Mind Out! How we can improve the well-being in academia by acknowledging failure and embracing setbacks

Academic life can be hard: students are constantly struggling to pass exams and to support themselves in their first experience living alone in a big city. Ph.D. students are urged to obtain results in a short amount of time and suffer often from uncertain career perspectives and poor mentoring, while Post-docs are faced with the issues of high competition and little funding. Professors are overwhelmed with the amount of administrative workload, the challenge of delivering good lectures and supervising their employees. All this may lead to burnout and other mental health situations such as depression and anxiety.

(Foto: Pixabay)

(Picture: Pixabay)

 

The risk of mental health disorders for academic employees

Research has been carried on the incidence of mental health disorders in academic staff. Examples for research can be found in [1,3]. It is reported how Ph.D. students are at high risk for mental health conditions, more than their peers in any other work environment.

The feeling of failure, although being so common in academia, is little spoken about. The university culture celebrates the achievements, gives prizes to those who managed, encourages those that have already arrived.

Even if there are opportunities to receive help [5,6,7], little we do to encourage students and employees to accept that help, to speak openly about their struggles, to embrace without shame the feeling of failure that inevitably crosses the path of every person in academia. It seems to me we tend to hide the failure, rather than acknowledging it. This adds more pressure on those who are struggling to meet the expectations with which they entered the university.

The path to start a dialogue

While experiencing myself years of academic struggles, it was easy to believe nobody else among my peers was feeling similarly distressed, and this enhanced a sense of alienation that was not fruitful to my well-being nor to my research. I later discovered that my state of mind was highly relatable.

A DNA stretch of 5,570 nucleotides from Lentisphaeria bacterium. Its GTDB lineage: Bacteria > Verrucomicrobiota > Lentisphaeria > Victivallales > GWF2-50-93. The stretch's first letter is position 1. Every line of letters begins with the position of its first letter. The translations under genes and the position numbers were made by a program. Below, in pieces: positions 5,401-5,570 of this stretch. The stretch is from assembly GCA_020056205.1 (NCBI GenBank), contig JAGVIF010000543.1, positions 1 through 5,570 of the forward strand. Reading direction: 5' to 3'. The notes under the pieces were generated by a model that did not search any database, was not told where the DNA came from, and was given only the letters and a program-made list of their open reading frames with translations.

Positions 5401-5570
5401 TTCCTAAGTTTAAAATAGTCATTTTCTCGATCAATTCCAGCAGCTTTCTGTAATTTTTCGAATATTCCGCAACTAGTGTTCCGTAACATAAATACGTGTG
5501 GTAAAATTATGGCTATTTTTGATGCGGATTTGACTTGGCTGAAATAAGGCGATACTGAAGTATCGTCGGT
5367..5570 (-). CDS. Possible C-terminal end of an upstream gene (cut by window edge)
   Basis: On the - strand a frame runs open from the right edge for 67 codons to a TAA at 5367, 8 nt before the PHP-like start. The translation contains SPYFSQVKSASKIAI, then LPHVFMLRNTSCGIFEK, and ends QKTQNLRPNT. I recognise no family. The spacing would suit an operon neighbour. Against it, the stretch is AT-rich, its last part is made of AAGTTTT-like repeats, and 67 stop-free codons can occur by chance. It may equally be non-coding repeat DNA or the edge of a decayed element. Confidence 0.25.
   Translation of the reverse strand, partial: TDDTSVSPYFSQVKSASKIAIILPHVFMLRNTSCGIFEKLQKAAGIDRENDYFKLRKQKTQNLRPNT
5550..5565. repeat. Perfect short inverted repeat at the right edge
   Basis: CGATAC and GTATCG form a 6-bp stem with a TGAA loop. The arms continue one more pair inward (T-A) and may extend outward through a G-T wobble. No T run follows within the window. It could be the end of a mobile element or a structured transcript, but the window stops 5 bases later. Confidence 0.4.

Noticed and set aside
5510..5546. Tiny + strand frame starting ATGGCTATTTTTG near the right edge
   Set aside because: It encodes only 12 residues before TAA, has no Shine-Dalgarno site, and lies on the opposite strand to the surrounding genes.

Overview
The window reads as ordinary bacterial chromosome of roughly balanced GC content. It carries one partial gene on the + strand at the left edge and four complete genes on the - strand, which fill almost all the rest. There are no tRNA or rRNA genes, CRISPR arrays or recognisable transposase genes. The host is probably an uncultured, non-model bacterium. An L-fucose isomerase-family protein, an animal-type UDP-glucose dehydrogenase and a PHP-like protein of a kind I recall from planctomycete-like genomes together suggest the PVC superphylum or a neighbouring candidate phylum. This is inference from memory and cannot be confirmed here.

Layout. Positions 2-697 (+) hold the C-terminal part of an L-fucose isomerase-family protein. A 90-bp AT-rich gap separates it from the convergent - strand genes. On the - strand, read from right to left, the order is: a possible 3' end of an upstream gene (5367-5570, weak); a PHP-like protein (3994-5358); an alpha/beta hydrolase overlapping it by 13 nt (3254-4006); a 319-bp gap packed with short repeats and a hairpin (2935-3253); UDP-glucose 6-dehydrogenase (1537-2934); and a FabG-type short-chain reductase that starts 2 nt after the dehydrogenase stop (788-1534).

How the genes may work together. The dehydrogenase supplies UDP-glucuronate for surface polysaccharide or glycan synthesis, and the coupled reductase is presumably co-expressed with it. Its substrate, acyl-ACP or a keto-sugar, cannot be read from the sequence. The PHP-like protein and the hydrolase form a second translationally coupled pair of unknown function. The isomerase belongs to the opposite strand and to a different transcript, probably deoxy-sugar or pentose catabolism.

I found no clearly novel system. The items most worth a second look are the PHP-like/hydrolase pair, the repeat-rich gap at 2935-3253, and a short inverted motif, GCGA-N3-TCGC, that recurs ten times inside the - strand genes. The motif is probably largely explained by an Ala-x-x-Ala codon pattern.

Schwartz [4] observes that science makes him feel stupid. Moreover, he writes, „I actively seek out new opportunities to feel stupid“. He points out that we should make students realize how difficult it is to do research, and we should teach them how to be productively stupid. Some ways to improve the well-being of Ph.D. students is provided in [2]: these include removing the barriers to beneficial behaviors (for example, offering free opportunities of socializing or doing sport) as well as start a dialogue.

How can we improve the situation?

In my proposal, I suggest making a survey for students and employees, especially Ph.D. students, to understand better the risk of mental health disorders at the university.

Research groups should be encouraged to start a dialogue within their members and to be particularly attentive of the signs of distress shown by students and colleagues.

Increasing the advertisement of the existing counseling activities, possibly also via a newsletter every semester, would make the offers more easily accessible. Receiving constant reminders on the threats of mental health issues would make students and employees more self-aware, they would be able to detect the first signs of burnout in shorter time and they could take action to overcome it promptly. Periodic seminars, webinars, and workshops  would help maintaining a good level of exchange on the topic.

The idea for the project „MindOut!“ was one of the winners of the Academicus 2018. This TUM ideas competition invites TUM members to put forward their ideas for improving the conditions of study and teaching at the university.

Sources and Links

[1] Teresa M. Evans, Lindsay Bira, Jazmin Beltran Gastelum, L. Todd Weiss, Nathan L. Vanderford, Evidence for a mental health crisis in graduate education, Nature Biotechnology, 03-2018, vol. 36, pp. 282—284.

[2] Graduate Assembly UC Berkeley, Graduate Student Happiness and Well-Being Report, 2014, http://ga.berkeley.edu/wp-content/uploads/2015/04/wellbeingreport_2014.pdf.

[3] Katia Levecque, Frederik Anseel, Alain De Beuckelaer, Johan Van der Heyden, Lydia Gisle, Work organization and mental health problems in PhD students, Research Policy,  2017, vol. 46. Nr.4, pp. 868—879.

[4] Martin A. Schwartz, The importance of stupidity in scientific research, Journal of Cell Science, 2008, vol. 121 Nr.11, p. 1771.

[5] TUMgesund, https://portal.mytum.de/TUMgesund/index_html

[6] Psychosocial and Psychotherapeutic Advice Service of Studentenwerk München, https://www.studentenwerk-muenchen.de/en/our-advisory-network/psychosocial-and-psychotherapeutic-advice-service/

[7] Systemic Coaching, https://www.chancengleichheit.tum.de/karriere-und-weiterbildung/coaching/

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